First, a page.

In the ongoing comments on Michele Martin's: When We're Faced with Change, We Can Either Fence Ourselves in or Make Ourselves More Resilient, we're exploring another "office politics problem": the neglect of people's hidden talents, under-utilized strengths and potential to handle new challenges. The emphasis on fixing people's shortcomings and correcting their mistakes precludes a developmental approach.
All mismanagement of people is systemic. It does not make sense to blame individuals once the whole system is accounted for and recognized as the source of the drama. The system that produces chronic problems uses people as pawns to perpetuate it's existence. The interpersonal problems persist because the underlying dynamics are robust and resilient. There's no end to the obvious dysfunctions until this epistemological system is revised.
This system remains hidden below the drama. It goes unquestioned because their is so much pain and fuss erupting on the surface. The system lurks behind "this is a cost of doing business", "it's always been this way", or "we're already facing the facts of the situation here". This system defines all the problems, frames every incident, assigns blame or causality and maintains the same experiences for all participants.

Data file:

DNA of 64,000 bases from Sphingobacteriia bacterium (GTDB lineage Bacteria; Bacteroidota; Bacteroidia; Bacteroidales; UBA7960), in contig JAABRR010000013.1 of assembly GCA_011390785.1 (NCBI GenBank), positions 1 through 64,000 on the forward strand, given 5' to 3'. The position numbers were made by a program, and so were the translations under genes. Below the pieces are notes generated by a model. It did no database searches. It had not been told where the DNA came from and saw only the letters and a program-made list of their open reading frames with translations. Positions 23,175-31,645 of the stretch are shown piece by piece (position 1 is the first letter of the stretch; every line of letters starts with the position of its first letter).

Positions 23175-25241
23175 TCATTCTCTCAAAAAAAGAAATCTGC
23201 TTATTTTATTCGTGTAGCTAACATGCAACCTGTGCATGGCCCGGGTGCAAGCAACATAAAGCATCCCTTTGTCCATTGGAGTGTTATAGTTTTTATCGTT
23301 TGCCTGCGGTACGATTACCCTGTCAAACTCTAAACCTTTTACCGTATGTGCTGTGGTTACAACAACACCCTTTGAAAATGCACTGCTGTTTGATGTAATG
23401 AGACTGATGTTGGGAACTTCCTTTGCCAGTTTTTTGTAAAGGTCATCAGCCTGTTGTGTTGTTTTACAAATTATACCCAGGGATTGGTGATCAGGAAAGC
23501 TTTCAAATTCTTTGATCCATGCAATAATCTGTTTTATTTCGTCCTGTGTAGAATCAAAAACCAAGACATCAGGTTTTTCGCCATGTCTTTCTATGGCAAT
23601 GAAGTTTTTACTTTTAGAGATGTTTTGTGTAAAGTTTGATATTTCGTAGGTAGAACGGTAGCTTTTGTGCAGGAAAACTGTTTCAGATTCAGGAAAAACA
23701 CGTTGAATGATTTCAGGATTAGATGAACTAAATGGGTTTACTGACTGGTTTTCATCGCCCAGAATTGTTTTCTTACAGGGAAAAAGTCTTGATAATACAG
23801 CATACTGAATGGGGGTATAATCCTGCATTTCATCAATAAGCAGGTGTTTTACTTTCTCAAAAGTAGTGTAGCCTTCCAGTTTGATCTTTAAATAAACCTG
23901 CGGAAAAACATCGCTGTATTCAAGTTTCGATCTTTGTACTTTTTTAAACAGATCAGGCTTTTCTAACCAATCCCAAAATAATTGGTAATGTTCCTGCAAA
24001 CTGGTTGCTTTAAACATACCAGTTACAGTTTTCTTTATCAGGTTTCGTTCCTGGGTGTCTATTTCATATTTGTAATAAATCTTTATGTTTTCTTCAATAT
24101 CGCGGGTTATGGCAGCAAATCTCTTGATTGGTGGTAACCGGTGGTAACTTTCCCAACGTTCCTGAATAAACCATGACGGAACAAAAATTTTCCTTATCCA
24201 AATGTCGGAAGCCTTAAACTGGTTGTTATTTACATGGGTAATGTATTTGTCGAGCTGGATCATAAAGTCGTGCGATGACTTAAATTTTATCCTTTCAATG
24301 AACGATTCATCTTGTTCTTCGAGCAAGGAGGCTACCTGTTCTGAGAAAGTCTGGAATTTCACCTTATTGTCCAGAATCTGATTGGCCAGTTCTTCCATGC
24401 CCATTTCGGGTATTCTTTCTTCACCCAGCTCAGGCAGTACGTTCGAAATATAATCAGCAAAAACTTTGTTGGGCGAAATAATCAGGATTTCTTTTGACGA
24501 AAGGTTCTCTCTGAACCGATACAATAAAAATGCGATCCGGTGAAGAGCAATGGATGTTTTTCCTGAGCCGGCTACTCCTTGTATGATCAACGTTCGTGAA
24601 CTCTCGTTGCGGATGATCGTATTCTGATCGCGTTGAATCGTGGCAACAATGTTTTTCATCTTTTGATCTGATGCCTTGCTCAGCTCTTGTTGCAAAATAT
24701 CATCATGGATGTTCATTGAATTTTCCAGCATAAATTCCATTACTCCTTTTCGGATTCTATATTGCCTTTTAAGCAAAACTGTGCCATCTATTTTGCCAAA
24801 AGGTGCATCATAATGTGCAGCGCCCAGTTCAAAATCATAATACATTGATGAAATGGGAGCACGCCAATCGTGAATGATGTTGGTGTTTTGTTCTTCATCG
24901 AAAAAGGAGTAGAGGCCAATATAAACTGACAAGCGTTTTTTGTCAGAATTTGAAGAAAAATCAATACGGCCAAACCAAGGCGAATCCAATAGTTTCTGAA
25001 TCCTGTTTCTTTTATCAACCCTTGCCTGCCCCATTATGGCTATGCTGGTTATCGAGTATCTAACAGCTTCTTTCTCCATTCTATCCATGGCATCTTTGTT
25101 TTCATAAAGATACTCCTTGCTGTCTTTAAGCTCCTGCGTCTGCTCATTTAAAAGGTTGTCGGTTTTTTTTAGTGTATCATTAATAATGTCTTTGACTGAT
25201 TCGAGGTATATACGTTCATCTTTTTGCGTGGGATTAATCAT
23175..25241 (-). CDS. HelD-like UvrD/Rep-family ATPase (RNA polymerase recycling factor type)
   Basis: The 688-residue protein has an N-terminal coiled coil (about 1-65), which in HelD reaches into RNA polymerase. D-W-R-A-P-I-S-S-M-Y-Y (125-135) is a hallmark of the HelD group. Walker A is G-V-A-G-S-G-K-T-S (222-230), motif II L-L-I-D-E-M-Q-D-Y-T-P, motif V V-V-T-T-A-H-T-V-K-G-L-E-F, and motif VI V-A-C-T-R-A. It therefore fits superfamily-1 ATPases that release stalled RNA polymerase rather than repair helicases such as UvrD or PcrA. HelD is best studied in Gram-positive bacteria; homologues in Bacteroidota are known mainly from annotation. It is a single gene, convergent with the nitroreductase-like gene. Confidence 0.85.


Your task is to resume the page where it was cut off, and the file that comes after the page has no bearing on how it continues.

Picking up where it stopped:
Changing an epistemological system simply changes the unquestioned facts of life. Everything gets different meanings. Problems are redefined and seen in a different light. The obvious symptoms reveal underlying issues. The established facts become obsolete interpretations and opportunities to reconsider the basis for making sense.
to be continued ....